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Marine Ecology Progress Series

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MEPS 264:297-307 (2003)  -  doi:10.3354/meps264297

Conceptual progress towards predicting quantitative ecosystem benefits of ecological restorations

Charles H. Peterson1,*, Romuald N. Lipcius2

1Institute of Marine Sciences, University of North Carolina at Chapel Hill, Morehead City, North Carolina 28557, USA
2School of Marine Sciences, The College of William and Mary, Virginia Institute of Marine Science, Gloucester Point, Virginia 23062, USA

ABSTRACT: Satisfying the needs of mitigation for losses of habitat and biological resources demands further development of ecological theory to improve quantitative predictions of benefits of ecological restoration projects. Several limitations now exist in scaling compensatory restoration to match losses of ecosystem services. Scaling of restoration projects has historically been done by area of habitat, assuming that function follows. One recent development in compensatory mitigation uses a currency of secondary production, which has the important merit of specifying one measurable, functional goal against which to judge success. Future development of the fundamental basis for restoration ecology might profitably include: (1) identifying and quantifying important ecosystem services to serve as alternative goals of restoration; (2) discriminating among size classes in a population in estimating their contributions to ecosystem services; (3) re-evaluating the practice of restoring the populations of only a few representative or dominant species to replace a diversity of species losses; (4) contrasting the success of habitat restorations vs. population enhancements; (5) incorporating more landscape-scale considerations into ecosystem-based restoration designs; (6) injecting more formal uncertainty analyses into scaling restoration projects; (7) enhancing the basic science of population, community, and ecosystem ecology to improve the capacity of the discipline to predict impacts of interventions; (8) integrating empirical and theoretical developments in food web dynamics to resolve contradictions in our models of how population changes propagate across trophic levels; and (9) incorporating the concept that populations, communities or ecosystems targeted for restoration may now be in alternative states and that restoration targets have been biased by shifting historical baselines. Forging partnerships between the practitioners of ecological restoration and basic ecologists holds a dual promise for testing ecological theory and for improving the effectiveness of environmental restoration.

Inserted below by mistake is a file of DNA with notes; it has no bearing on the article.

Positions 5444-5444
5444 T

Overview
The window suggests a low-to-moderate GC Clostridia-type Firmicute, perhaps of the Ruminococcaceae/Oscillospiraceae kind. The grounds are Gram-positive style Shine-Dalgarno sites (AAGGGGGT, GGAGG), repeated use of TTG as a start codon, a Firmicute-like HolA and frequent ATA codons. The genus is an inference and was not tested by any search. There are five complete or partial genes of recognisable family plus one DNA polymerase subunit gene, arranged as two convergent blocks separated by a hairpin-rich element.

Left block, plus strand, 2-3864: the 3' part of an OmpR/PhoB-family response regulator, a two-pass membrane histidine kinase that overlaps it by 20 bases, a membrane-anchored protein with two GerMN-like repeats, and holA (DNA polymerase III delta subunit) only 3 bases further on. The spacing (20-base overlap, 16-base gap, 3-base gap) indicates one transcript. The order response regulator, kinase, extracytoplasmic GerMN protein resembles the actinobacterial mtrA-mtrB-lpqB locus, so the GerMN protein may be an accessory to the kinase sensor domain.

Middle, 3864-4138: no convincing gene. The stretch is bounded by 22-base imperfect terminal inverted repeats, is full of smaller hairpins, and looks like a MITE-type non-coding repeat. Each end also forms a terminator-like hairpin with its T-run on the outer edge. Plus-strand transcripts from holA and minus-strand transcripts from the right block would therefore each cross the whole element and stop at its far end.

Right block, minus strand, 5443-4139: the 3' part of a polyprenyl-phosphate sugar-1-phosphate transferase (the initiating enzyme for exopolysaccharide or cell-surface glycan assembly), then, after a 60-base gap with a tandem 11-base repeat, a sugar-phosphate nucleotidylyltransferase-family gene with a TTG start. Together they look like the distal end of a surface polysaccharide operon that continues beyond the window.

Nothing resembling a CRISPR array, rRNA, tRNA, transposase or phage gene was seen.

KEY WORDS: Restoration ecology · Research needs · Ecosystem services · Secondary production · Scaling restoration projects · Conceptual challenges

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